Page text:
Making decisions is no easy feat. In fact, many of us struggle with decision anxiety and decidophobia, which is the fear of making decisions.
That's where a decision-making matrix can come in handy. Here's what you should know about what a decision-making matrix is, as well as why, when and how to use one — with examples for your reference!
A decision-making matrix is, in short, a useful technique to help you make a decision — particularly when you're deciding between a number of solid alternatives and have a variety of different factors to take into account.
Simply, a decision-making matrix, also known as a decision matrix analysis, works like this: You list your options as rows on a table, and you list the factors you'll need to consider for each as columns. Then, you score each option/factor combination — and weight this score by the relative importance of the factor. Then you add up all of the scores to give you an overall score for each option that should, in theory, help you to make a more informed decision.
You should use a decision-making matrix because it can really help you make a more informed decision that ensures that you have taken into account all necessary factors and have exhausted all of your options. A decision-making matrix will ease some of the stress of making an otherwise tough decision by clearing spelling out your best options based on a final weighted score.
You can use a decision-making matrix when you're trying to make any decision at all. That said, it's most useful, again, when you have a multitude of good options from which to choose and/or a lot of different factors to consider.
For example, you might use a decision-making matrix when you're buying a car and have to factor in cost, perhaps mileage already on the car (or mileage you plan to put on it), fuel type and cost, the cost of insurance for the car, the sound system, the navigation, the interior material, the color, the size, etc.
You might also use a decision-making matrix when you're buying a new home and you have to factor in cost (of both the down payment and your mortgage), location, size, necessary repair costs, furnishings, proximity to family/work/schools/parks/etc., income taxes, the yard size (or lack thereof), the garage size (or lack thereof), the number of floors, the number of bathrooms, the number of bedrooms, etc.
You might also use a decision-making matrix when you're shopping for a wedding venue and you have to factor in cost, what's included (and what's not included), location, availability (or lack thereof) for your preferred dates, size, guest capacity, aesthetics, etc.
A decision-making matrix is easy to make. Follow these five simple steps.
List all of your options rows in a table. Then list all of the factors that you need to consider as the column heads.
Work your way down the columns of your table and give each option a score for the different factors, from 0 (very poor) to 5 (very good). For example, if you're buying a car and the cost is a factor, perhaps you score the Mercedes a 1 because it's quite pricy, but you score the Toyota a 4 because it's on the more affordable end of the scale.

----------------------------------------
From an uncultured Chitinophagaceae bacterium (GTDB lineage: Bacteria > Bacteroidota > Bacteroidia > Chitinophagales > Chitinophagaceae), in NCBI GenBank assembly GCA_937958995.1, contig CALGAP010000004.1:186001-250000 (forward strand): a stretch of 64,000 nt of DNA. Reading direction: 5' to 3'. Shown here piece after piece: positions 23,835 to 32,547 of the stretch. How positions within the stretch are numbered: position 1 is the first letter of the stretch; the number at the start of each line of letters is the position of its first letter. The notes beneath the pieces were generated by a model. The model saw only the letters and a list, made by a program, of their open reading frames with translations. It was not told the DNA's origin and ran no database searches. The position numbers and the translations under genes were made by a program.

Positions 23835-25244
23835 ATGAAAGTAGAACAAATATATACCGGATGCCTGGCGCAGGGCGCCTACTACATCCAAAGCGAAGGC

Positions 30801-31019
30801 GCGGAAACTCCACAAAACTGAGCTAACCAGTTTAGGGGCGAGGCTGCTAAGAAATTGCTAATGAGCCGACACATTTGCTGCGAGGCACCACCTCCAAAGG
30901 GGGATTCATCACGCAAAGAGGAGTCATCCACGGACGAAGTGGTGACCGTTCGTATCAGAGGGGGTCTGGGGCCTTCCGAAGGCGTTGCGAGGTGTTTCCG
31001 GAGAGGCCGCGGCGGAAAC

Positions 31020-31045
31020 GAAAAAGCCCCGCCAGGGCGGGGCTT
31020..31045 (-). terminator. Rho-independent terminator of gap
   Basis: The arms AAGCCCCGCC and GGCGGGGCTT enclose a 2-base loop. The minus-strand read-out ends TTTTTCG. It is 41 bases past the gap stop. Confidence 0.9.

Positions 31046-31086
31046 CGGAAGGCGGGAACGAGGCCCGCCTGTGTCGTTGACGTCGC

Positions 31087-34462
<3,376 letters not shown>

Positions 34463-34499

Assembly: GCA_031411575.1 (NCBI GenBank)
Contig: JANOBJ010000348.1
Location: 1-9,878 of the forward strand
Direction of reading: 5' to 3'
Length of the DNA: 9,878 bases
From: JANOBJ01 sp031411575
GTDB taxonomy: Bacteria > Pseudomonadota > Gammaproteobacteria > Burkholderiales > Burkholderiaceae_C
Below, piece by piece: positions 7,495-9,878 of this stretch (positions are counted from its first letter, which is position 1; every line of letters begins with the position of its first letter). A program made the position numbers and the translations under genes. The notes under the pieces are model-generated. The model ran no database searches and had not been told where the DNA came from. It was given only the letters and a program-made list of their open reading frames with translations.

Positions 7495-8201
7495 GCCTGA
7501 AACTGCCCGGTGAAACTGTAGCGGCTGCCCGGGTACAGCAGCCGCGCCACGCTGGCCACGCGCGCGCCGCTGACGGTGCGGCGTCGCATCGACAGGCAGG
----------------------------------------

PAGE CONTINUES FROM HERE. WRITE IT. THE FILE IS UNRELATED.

Determine the relative importance of each factor in your decision, from 0 (not at all important) to 5 (really important). For example, perhaps the cost of your car isn't that important to you, though it is a determining factor still — you might give it a 2.
Simply multiply each of your scores for each option (step 2) by the values that you placed on each factor (step 3). The result will be a weighted score for each option/factor combination.
Once you've completed step 4 for all of your options, add up all of the weighted scores for each of your options. The option with the biggest final weighted score will be your best option.
Here are some examples of decision-making matrixes to get you started.
Here's an example of a decision-making matrix for a working professional looking to change careers.
|Salary (5)||Work-Life Balance (4)||Benefits (3)||Title (5)||Location (3)|
|Job Offer A||5||1||5||4||1|
|Job Offer B||2||4||4||1||3|
|Job Offer C||3||3||4||3||5|
In this case, Job Offer C wins. Even though it doesn't score so well in salary or title, it averages the best scores based on the weighted value of each factor.
Here's an example of a decision-making matrix for a student choosing a college.
|Location (3)||Majors (5)||Cost (4)||Size (2)||Prestige (4)||Career Center (3)|
In this case, College C wins. Even though it doesn't score so well in major options or size, it averages the best scores based on the weighted value of each factor.
Here's an example of a decision-making matrix for someone looking to rent an apartment.
|Location (5)||Size (4)||Rent (4)||Broker's Fee (2)||Amenities (4)|
In this case, Apartment B wins. Even though it doesn't score so well in size or for the broker's fee, it averages the best scores based on the weighted value of each factor.
AnnaMarie Houlis is a feminist, a freelance journalist and an adventure aficionado with an affinity for impulsive solo travel. She spends her days writing about women’s empowerment from around the world. You can follow her work on her blog, HerReport.org, and follow her journeys on Instagram @her_report, Twitter @herreportand Facebook.
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